KUOW, the Seattle NPR affiliate, is running a ten-minute piece today on my Amazon River Dolphin story for National Geographic. I will talk about the assignment, the highs, the lows, the challenge of story-telling – and the scary things that swim in the water. As a photographer, I find it a little unsettling not to have pictures available when I talk, so we will have to see how it translates to radio! Have a listen at:
If you miss the initial broadcast, don’t worry – it will be archived at this site forever, I’m told…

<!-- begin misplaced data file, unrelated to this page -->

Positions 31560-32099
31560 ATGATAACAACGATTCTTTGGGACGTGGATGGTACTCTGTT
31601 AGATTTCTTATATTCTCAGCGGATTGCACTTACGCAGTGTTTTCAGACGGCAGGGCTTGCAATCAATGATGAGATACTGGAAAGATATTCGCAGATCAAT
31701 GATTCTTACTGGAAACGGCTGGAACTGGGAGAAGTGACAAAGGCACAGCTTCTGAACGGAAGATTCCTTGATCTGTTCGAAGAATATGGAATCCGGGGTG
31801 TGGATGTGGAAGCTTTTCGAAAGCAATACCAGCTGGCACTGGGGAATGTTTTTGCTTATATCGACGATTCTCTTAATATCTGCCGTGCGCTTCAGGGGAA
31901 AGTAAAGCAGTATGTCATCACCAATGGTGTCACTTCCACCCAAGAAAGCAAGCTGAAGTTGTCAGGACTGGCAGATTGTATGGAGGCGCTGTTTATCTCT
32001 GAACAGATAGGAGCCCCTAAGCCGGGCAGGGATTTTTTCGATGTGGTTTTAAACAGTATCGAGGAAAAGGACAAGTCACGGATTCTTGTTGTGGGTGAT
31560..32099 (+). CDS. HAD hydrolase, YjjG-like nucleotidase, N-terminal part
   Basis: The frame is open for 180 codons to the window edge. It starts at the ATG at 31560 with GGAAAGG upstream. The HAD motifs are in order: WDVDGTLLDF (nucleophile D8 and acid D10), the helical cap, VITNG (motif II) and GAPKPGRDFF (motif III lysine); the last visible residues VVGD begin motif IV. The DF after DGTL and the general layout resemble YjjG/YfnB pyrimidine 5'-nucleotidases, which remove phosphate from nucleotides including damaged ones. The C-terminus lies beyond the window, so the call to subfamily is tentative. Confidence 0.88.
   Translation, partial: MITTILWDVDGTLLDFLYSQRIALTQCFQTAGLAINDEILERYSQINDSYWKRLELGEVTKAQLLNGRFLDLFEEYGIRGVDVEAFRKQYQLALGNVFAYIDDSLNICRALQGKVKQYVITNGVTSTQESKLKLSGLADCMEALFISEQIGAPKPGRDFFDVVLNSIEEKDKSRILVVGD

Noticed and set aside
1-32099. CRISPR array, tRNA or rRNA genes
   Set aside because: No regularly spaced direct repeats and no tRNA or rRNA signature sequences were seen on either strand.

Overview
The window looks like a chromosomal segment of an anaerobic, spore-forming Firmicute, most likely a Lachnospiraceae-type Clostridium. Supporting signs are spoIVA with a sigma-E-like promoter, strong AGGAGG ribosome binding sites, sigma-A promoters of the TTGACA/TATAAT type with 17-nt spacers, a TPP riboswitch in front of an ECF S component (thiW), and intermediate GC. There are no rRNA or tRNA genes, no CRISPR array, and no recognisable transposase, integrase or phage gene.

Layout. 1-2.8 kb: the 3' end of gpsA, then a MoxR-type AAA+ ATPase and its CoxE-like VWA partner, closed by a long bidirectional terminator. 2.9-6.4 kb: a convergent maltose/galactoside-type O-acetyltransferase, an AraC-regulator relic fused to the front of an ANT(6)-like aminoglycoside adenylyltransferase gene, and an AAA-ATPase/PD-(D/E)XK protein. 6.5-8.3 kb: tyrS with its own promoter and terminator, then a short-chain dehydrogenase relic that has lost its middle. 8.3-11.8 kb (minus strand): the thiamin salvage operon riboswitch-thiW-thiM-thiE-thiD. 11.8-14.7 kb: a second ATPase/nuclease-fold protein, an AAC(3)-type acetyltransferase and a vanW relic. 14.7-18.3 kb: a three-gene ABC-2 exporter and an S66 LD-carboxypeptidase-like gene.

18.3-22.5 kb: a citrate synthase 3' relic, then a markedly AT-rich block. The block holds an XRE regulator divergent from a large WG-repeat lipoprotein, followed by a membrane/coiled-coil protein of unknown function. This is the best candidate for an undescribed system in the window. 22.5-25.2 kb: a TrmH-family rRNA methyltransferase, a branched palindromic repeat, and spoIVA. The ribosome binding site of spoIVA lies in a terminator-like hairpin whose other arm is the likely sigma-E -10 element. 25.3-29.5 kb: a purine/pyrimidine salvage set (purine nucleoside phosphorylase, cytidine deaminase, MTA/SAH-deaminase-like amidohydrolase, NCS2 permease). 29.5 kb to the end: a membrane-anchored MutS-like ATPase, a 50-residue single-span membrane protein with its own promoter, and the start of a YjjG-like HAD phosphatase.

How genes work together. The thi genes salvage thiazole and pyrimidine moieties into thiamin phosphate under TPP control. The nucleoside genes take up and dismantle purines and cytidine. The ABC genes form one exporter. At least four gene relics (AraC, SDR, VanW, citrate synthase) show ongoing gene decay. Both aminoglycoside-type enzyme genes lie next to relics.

This image, meanwhile, was the opening shot of the NG story, largely because it encapsulated the entire notion of dolphins living in the treetops. It was NOT an easy shot to get, since it involved keeping the camera housing half-in and half-out of the water, and composing both for the trees in the background and a dolphin that was constantly in motion. I probably took a hundred similar images, but none worked as well as this. In the end, it was the slight curve of the body, and the little curl of the wave that made this one stand out. The best pictures often hinge on the smallest, unplanned detail.
Nikon D200 in Sea & Sea Housing